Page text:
Special thanks to star physical therapist Brace Hayden, DPT, CSCS of Alpine Physical Therapy for providing this write up on a recent article from Spine.
Low back pain with radiating leg pain or sciatica is a common problem in the United States and often highly expensive to manage. Conservative treatment by general medical practitioners, or the non-surgical approach of patient education, pain medicine and rehabilitation cost upwards of $55,000 per case, per five years. One in ten cases of low back pain have an irritated nerve root or radiculopathy that radiate pain down the leg past the knee. This type of back pain with sciatic leg complications from a bulging disc defined in this paper as “lumbosacral radicular syndrome”, often takes a large financial toll, as there is lost time from work and expensive medical costs.
Shortening the painful, acute phase of lumbosacral radicular syndrome using a steroid shot to the level of the bulging disc is a widely-accepted and often effective treatment. Dr. Spijker-Huiges and her team of Dutch researchers assessed the costs of possibly shortening the duration of this injury and the medical costs to provide it. The study used a randomized control design where half of the 73 subjects received “care as usual” treatment from their provider and the other half were given a steroid shot to the back at the injured level and the usual medical care. The Dutch providers used the nationally recommended guideline for back pain treatment that includes pain medication, recommendations to maintain normal daily activities as much as they are able, and referrals for other rehabilitative treatments as necessary.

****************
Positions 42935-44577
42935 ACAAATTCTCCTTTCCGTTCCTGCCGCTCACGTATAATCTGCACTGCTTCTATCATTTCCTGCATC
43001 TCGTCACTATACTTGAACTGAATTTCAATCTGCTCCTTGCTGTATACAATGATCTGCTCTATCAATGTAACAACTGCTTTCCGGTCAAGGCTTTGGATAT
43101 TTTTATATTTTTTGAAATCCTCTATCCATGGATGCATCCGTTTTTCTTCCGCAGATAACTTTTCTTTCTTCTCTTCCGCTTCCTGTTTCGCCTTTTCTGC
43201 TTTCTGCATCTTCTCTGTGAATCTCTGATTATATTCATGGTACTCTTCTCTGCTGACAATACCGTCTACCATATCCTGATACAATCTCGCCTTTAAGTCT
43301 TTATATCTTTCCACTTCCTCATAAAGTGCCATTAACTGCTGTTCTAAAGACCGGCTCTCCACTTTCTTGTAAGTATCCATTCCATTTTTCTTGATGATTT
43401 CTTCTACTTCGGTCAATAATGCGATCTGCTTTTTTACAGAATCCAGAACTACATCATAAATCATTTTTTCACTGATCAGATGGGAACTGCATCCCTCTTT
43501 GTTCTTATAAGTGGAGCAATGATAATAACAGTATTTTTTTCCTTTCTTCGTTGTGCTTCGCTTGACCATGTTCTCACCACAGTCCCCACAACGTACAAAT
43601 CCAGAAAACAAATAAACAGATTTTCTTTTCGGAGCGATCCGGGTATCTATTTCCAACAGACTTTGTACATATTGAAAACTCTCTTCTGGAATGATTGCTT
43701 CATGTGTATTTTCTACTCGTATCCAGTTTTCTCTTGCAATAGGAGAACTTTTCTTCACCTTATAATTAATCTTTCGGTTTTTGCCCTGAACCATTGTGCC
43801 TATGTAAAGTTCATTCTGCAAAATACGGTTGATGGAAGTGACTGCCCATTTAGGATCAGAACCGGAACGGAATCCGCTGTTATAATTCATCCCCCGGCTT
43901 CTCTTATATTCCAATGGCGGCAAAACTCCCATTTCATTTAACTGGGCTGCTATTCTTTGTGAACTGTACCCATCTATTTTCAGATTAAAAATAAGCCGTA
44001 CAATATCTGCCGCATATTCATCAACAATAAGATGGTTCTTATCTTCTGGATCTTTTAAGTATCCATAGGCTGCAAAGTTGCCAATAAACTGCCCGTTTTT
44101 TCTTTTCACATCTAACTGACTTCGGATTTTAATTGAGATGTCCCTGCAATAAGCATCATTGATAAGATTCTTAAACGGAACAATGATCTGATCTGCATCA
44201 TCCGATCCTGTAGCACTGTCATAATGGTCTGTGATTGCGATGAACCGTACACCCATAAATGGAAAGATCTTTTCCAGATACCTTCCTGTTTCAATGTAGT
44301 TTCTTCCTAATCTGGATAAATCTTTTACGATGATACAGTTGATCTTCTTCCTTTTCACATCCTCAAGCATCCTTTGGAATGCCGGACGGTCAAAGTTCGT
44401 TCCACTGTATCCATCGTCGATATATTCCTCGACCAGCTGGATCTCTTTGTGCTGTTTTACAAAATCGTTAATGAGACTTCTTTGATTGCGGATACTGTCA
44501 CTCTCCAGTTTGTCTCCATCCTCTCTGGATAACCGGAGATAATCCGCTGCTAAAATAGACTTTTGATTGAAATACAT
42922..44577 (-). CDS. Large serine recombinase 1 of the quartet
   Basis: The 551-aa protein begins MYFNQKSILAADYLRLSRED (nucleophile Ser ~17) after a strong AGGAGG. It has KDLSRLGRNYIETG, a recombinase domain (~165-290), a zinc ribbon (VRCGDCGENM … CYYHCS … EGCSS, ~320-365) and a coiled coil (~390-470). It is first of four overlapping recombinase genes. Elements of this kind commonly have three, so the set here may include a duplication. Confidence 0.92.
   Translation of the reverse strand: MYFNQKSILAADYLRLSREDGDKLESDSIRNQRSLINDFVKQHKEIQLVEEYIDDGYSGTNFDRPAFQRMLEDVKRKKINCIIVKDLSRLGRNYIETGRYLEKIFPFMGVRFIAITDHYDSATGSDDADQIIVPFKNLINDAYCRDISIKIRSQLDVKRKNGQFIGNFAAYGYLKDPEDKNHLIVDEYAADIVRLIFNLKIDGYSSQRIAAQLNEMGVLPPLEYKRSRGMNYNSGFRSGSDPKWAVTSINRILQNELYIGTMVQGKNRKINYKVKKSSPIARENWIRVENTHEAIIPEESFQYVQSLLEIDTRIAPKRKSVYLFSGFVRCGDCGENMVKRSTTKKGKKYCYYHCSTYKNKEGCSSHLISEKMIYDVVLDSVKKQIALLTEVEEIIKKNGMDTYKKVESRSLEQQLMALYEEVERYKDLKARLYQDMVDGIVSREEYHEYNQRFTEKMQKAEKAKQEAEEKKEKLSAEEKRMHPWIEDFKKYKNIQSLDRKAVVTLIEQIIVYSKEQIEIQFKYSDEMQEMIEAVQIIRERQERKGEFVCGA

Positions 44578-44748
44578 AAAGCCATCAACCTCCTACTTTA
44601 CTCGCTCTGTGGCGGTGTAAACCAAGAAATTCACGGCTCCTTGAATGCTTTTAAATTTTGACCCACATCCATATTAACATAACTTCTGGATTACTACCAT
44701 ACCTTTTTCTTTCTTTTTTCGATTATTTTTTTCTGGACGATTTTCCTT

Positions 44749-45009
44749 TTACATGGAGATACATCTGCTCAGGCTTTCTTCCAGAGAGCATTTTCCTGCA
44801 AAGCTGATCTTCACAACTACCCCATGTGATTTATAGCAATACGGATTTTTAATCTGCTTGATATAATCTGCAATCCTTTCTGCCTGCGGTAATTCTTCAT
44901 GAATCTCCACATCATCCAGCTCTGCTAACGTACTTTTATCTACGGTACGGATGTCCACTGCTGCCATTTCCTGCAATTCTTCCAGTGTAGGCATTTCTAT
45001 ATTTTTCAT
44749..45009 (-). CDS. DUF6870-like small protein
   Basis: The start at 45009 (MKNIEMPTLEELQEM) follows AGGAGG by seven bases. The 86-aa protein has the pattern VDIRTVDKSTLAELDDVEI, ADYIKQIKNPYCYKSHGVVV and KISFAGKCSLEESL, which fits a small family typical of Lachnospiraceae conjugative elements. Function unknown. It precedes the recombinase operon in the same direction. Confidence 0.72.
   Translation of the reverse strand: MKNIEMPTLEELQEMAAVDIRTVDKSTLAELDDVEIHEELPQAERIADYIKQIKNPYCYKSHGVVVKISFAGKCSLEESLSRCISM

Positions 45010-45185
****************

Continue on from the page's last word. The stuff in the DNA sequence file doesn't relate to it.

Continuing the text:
This study found small, but significant differences in many of the research variables they measured over the course of a year in the subjects in both the control and steroid intervention group. Interesting findings turned up less expensive and more cost-effective treatments in the steroid intervention group. The addition of a steroid shot cost $259 or 191 Euros, but saved the individual the costs of lost work wages, increased total medication use, and increased time in physical therapy and other alternative therapies. Intervening with a steroid shot during the acute phase also had a small, but clinically measurable effect on reducing the individual’s initial pain and disability scores.
The authors noted that careful selection of patients during the acute phase (less than six weeks in duration) of this low back injury is important, as longer durations of radiating back pain do not respond as well. They concluded that implementing steroid injections is a win-win medical treatment for this disabling back injury with few negative side effects and many cost-saving benefits to society over the typical medical care. The patient’s pain and return to work time are also improved; thus, their productivity and income are increased.
Spijker-Huiges A., MD, et al. Costs and Cost-effectiveness of Epidural Steroids for Acute Lumbosacral Radicular Syndrome in General Practice. An Economic Evaluation Alongside a Pragmatic Randomized Control Trial. In SPINE. Nov. 2014. Vol. 39, Pp. 2007 – 2012.
For more information on this topic, view our clinical module on steroid injections for back and sciatic pain by clicking here.
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